In our experience, IPT in combination with nortriptyline shows a high degree of utility with depressed geriatric patients. We were impressed with the ability of our patients as a group to learn from the psychoeducational components of IPT, to become working partners in psychotherapy, often without prior experience, and to use IPT to modify interpersonal problems.
A shift of focus during IPT occurred in 57% of our subjects. In the case vignettes, Mr. A.'s job-related role transition and his wife's cancer diagnosis forced a confrontation with long-standing maladaptive behavior in his marital relationship. Mrs. B. revealed her long-standing resentments toward her husband only after exploring her difficulties adjusting to retirement. Mr. C. struggled with the grief of multiple losses through death before confronting his resentment toward various family members who assumed he would be their health care liaison. Perhaps a more crisis-oriented therapy with limited sessions would not have allowed for these secondary role disputes to emerge; however, in our view the secondary focus on role disputes is often the most important focus that is “saved for last”—after more temporary adjustments in coping have been made and after patients have developed the required rapport to approach more worrisome or deep-seated problems in their relationships. In other words, role transitions are easier to handle if important relationships are viewed as working well, and vice versa.
Regarding spousal role disputes, perhaps we are seeing an age cohort effect, since divorce would have been more frowned upon in the earlier years of these couples' marriages than in recent times. Couples with severe marital strains may have found ways to cope, however tenuous, only to find their tried and true strategies were failing as the stresses of late life accumulated. One-third of the patients with a primary focus of role dispute showed a secondary focus of role transition. Perhaps an unavoidable role transition precipitated a shift of a tenuously balanced relationship into one with a serious role dispute. It is not difficult to imagine the stresses of a new medical illness or the approach of retirement precipitating more disputes between spouses.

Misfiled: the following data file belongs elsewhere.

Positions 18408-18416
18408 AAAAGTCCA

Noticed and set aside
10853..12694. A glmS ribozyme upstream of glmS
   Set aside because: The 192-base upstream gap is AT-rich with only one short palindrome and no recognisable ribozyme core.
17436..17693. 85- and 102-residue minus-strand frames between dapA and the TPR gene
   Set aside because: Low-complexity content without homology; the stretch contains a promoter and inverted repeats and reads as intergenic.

The clinical impressions of the 5 participating IPT psychotherapists treating these 180 patients over the past 7 years were that IPT required no major modification and was no more difficult to carry out than IPT with younger patients. There were certainly instances when financial, legal, medical, transportation, or housing problems arose and required exploration and sometimes practical recommendations for appropriate assistance. These instances were seen somewhat more frequently than with younger patients, but they did not significantly interrupt or overshadow the focal work in IPT. The reader should bear in mind that elderly subjects with significant memory loss or dementia, who would be expected to require even more assistance, were excluded from the protocol.
In preparing to work with depressed elderly patients, we found a review of principles of gerontology highly useful to familiarize ourselves with and be able to anticipate common problems and needs of elderly patients in general. A background course in gerontology or a year or more of experience working with elders is highly recommended for clinicians interested in applying IPT to elderly patients.
Although the use of nortriptyline with IPT, in our experience, has been a powerful antidepressant combination for elders with recurrent depression, we cannot comment on the differential effects of these two treatments as acute treatments. Report of the comparative efficacy of IPT, nortriptyline, and their combination as maintenance treatments will follow upon completion of the MTLLD protocol.